The TV department of the EBU is doing a lot more than organising the Eurovision Family of Events, in cooperation with committed EBU Members. What happened with those activities under your leadership?
Bjørn Erichsen: "We have over 20 people here at the television department in Geneva, coordinating some 75 co-productions. We coordinate the Eurovision Young Musicians competition, the broadcast of the New Years Concert in Vienna, documentaries, childrens programs and much, much more. The Eurovision Song Contest is only one of them, but it is the jewel in the crown!"
Amongst EBU Members, you are said to have a bit of a Robin Hood status, as you have been very committed to particularly new, small EBU Members from developing countries, rather than the big broadcasters from ‘old Europe'. What has been your motive to do so?
Bjørn Erichsen: "Despite the difficult circumstances at times, the big public service broadcasters are relatively well financed by a variety of sources, such as commercials, license fees or a combination of those two. I like that the EBU's work is based on solidarity, whereas the strong should help the weak. That's why I always paid extra attention to the smaller broadcasters in, mainly, eastern Europe. Apart from the small public service broadcasters, some of the bigger ones in eastern Europe also have a long way to go in the transition from being state channels to actual public service broadcasters. In Russia and Ukraine for example, where the respective EBU Members will have to develop themselves as critical, modern, strong players in their democracies."
You committed a large part of your career to public service television. You've seen the introduction and rise of commercial broadcasters, and the struggle of public service TV that suddenly faced competition. How can public television survive under the main challenges of today, and particularly the financial crisis and the quickly changing media consumption patterns of an upcoming generation?
Bjørn Erichsen: "Let's not forget that the commercial broadcasters are also in deep trouble, as they totally depend on income from commercials. On the other hand, research shows that television consumption is stable. Youngsters between 12 and 25 actually seem to watch more television than before. This, combined with their increasing consumption of internet services, leaves an opportunity for public service broadcasters to let television and the internet integrate. These days, a strong brand is defined by its cross-medial efforts."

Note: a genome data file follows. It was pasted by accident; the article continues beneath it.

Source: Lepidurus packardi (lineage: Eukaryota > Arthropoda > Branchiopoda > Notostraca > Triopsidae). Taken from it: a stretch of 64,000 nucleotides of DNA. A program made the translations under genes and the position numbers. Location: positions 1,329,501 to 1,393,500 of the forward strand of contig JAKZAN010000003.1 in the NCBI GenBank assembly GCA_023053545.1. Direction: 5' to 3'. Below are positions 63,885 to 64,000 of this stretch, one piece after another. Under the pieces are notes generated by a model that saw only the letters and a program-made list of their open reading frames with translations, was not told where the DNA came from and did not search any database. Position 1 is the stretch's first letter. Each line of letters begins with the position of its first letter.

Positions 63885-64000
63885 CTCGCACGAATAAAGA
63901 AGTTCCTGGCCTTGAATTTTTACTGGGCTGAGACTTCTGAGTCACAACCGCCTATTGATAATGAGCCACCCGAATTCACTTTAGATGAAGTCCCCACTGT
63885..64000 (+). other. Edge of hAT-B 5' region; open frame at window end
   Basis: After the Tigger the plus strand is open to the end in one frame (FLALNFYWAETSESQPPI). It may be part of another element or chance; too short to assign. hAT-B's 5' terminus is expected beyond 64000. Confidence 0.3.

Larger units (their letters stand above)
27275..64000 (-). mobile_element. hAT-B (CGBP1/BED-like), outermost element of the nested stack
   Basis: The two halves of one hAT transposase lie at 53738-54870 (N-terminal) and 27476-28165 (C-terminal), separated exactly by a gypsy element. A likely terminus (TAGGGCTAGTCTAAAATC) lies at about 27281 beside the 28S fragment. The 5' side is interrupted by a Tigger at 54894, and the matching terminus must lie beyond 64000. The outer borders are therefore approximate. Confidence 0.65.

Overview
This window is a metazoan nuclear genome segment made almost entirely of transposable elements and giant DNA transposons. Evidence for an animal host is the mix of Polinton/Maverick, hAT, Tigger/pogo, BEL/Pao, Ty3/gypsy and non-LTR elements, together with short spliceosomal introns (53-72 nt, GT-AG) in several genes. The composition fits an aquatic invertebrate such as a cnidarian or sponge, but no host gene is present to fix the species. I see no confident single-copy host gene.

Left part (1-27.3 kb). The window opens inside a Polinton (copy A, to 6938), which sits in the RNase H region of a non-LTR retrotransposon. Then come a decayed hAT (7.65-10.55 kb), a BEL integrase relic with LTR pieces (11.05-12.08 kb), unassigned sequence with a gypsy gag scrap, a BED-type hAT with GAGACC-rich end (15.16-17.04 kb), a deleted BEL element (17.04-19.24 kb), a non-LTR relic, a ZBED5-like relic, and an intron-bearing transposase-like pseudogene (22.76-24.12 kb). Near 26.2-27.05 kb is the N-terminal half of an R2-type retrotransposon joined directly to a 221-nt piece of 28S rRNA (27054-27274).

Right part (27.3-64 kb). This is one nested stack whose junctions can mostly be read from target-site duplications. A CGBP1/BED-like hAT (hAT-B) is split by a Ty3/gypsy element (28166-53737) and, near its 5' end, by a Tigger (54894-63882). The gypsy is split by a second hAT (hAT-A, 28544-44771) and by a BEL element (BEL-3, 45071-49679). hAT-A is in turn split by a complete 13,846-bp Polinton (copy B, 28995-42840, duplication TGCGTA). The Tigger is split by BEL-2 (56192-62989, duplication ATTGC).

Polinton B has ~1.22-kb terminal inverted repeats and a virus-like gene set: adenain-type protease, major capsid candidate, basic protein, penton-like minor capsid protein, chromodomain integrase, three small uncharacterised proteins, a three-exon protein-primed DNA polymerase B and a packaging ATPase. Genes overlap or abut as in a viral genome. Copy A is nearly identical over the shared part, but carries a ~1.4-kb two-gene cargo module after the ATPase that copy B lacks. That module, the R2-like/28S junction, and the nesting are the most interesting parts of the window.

"All media are regulated in most countries, both commercial as well as public. But there is a different purpose behind each of them. The commercial logic is that programmes are there to bring viewers from one commercial break to the next. The purpose is profit. In public service broadcasting, the programs are the purpose. But we do need both, so they can automatically regulate each other."
You are going back to Denmark early next year. Without doubt, you will bring home a lot of memories. Can you share one of your most remarkable memories of your time in office with us?"
Bjørn Erichsen: "I am honestly disappointed that we never managed to get the Italians back in. RAI is one of our founding members! In my opinion, RAI is behaving stupid. We invited them for eight consecutive years. I wonder who the game spoiler at RAI is, and I would like to hear the real explanation. I've never heard an argument why not to join the Eurovision Song Contest that actually makes sense."
"But overall, I have good memories. I remember having a meeting in early 2005 in Kyiv. The NTU management left as the old government left. They still planned on hosting the Eurovision Song Contest, but they were way behind. I told a young guy, who was about to be appointed as Executive Producer, that I wanted a meeting with their newly elected president Yushenko to tell him we wanted to pull out. The next day, we sat around the table with half of the incoming government. Just 10 days after the election, I told the president of Ukraine we wanted to pull out. We gave them five days to make up their minds and find a solution. Yushenko asked for three more days, on which we compromised. The newly elected president felt the importance of the contest and they worked hard to get it done. But they managed!"
You often spoke about the vision of having a World Song Contest. Where do we stand on that?
Bjørn Erichsen: "We started offering the format to broadcasters in other parts of the world two years ago. It will happen one day, but it will take time. In the next two years, we expect the format to make it to millions of television sets in several parts of the world. To the colleagues I leave behind, I'd like to say; move forward!"
If you could leave only one small note to your successor in the upper drawer of your desk, what would it say?
Bjørn Erichsen: "It's about doing the right thing at the right time. Some things are good, but not at the good time. Take care of your timing."
You are not retiring. What is Bjørn Erichsen going to do next?
Bjørn Erichsen: "Bjørn Erichsen is going to be director in his own life. I am looking forward to the joy of being able to say ‘yes thank you' or ‘no thank you', because I can decide for myself. I am looking forward to that."
The Eurovision.tv team would like to thank Bjørn Erichsen for his time and for his lasting commitment to the EBU and the Eurovision Song Contest. Bjørn, we wish you all the best in the future! As the hosts of the 2001 Eurovision Song Contest said...
Your job is done
there is nothing more to say
Goodbye, we'll meet again
some sunny day!